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ERIC Number: EJ1080681
Record Type: Journal
Publication Date: 2015
Reference Count: 4
College--We Want In!
Probst, Carolyn; O'Hara, Dennis P.
Journal for Leadership and Instruction, v14 n1 p41-43 Spr 2015
How do school leaders help students and parents, especially those from low-income families, understand the value of a college education? Engaging students and families early and often and using a continuum of strategies enables school leaders to close aspiration gaps, thus creating and sustaining a college-going culture for all students. Typically, college counseling initiatives begin in the middle of eleventh grade. Waiting until this late stage in a student's academic career guarantees missed opportunities. For students who do not see themselves in college, or who are unaware of the significance of their early academic work, the eve of senior year is simply too late. According to ACT (2008), "…the level of academic achievement that students attain by eighth grade has a larger impact on their college and career readiness by the time they graduate from high school than anything that happens academically in high school" (p. 2). In response to these conditions, school leaders in Oyster Bay and Westhampton Beach High Schools, (Long Island, New York), have created programs for students that jump-start college awareness beginning in eighth grade. In this article, the authors demonstrate how their schools used a continuum approach to close aspiration gaps, and in the process, close achievement gaps, thus create a college-going culture for all students.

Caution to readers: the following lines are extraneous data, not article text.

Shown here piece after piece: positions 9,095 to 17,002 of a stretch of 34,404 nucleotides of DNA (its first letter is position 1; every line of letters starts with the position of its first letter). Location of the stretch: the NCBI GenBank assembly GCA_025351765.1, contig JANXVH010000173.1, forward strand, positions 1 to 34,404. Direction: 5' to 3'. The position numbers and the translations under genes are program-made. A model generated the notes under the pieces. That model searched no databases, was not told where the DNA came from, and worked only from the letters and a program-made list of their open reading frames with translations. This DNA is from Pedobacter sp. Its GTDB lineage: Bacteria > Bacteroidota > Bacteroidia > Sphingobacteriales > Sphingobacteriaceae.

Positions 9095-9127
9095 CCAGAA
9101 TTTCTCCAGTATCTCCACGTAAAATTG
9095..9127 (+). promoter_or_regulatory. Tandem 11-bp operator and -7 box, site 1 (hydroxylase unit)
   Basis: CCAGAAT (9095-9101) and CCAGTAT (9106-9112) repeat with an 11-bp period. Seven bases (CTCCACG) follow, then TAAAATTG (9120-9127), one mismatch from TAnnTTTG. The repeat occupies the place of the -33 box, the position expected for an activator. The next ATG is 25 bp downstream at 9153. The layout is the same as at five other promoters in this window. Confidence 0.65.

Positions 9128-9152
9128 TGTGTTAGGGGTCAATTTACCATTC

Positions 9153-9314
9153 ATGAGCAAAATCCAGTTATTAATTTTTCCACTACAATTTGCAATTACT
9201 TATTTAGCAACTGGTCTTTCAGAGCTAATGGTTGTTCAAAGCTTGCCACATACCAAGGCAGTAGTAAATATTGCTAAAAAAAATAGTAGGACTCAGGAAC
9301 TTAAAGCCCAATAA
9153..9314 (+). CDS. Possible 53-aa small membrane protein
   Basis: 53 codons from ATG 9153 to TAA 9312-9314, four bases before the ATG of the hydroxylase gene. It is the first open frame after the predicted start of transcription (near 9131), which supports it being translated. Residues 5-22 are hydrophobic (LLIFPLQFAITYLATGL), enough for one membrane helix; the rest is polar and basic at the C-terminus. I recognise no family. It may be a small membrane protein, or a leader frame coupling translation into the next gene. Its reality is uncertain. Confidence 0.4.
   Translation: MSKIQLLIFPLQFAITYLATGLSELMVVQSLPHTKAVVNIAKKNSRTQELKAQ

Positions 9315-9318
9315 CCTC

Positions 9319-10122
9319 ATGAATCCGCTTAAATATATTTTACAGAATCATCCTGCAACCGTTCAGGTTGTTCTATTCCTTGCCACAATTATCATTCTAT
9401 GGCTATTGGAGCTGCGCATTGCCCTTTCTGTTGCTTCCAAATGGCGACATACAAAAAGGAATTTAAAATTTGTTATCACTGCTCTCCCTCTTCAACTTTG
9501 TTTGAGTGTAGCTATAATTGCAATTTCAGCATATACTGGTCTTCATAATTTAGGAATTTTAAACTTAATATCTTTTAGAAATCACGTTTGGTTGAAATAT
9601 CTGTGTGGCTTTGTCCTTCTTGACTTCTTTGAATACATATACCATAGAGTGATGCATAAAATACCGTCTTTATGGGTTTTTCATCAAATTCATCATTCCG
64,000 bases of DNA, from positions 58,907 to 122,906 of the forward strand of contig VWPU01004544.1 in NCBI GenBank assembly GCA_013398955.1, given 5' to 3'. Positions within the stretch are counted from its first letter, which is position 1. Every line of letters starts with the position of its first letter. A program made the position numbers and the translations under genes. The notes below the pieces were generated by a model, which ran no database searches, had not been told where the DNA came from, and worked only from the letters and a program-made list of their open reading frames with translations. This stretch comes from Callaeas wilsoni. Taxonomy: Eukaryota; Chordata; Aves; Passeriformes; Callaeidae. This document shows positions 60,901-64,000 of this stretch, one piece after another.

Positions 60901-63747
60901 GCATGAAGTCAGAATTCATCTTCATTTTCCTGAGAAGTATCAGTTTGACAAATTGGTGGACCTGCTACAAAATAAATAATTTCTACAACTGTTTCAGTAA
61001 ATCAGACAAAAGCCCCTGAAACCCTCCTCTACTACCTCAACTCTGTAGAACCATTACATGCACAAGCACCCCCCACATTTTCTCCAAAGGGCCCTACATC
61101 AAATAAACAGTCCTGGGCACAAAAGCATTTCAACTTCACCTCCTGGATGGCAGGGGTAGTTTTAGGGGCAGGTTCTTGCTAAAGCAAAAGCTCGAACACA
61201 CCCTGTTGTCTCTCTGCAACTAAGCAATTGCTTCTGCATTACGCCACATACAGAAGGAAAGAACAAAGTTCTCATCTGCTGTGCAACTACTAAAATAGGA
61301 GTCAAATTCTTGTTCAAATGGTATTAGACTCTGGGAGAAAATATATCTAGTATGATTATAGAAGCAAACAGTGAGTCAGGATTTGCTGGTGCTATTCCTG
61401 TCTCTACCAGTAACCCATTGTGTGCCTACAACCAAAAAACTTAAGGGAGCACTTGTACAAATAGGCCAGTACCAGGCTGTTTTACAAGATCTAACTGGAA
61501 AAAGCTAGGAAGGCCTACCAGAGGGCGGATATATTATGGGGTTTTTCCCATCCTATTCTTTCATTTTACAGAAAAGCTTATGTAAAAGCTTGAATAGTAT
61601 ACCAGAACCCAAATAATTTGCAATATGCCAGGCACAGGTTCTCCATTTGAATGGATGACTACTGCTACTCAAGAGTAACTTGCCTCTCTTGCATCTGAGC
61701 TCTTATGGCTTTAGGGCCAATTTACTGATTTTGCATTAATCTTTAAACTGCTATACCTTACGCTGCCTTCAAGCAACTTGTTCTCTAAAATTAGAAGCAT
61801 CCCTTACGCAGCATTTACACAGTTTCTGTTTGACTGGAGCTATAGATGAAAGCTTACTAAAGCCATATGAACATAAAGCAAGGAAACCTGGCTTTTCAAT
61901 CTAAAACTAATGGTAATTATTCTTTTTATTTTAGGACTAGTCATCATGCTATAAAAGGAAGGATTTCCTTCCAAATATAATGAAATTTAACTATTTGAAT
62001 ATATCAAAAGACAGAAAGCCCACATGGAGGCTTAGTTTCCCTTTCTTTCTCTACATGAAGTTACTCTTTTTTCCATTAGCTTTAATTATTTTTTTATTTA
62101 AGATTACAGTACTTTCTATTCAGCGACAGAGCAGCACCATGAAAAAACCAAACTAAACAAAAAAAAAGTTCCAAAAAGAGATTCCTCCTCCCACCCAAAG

Descriptors: Academic Aspiration, College Bound Students, Comprehensive Guidance, Educational Attitudes, Achievement Gap, Educational Practices, Change Strategies, College Preparation, Low Income Students
SCOPE Education Services. 100 Lawrence Avenue, Smithtown, NY 11787. Tel: 631-360-0834; Fax: 631-360-8489; e-mail: firstname.lastname@example.org; Web site: http://scopeonline.us
Publication Type: Journal Articles; Reports - Descriptive
Education Level: Secondary Education; High Schools; Elementary Secondary Education
Authoring Institution: N/A
Identifiers - Location: New York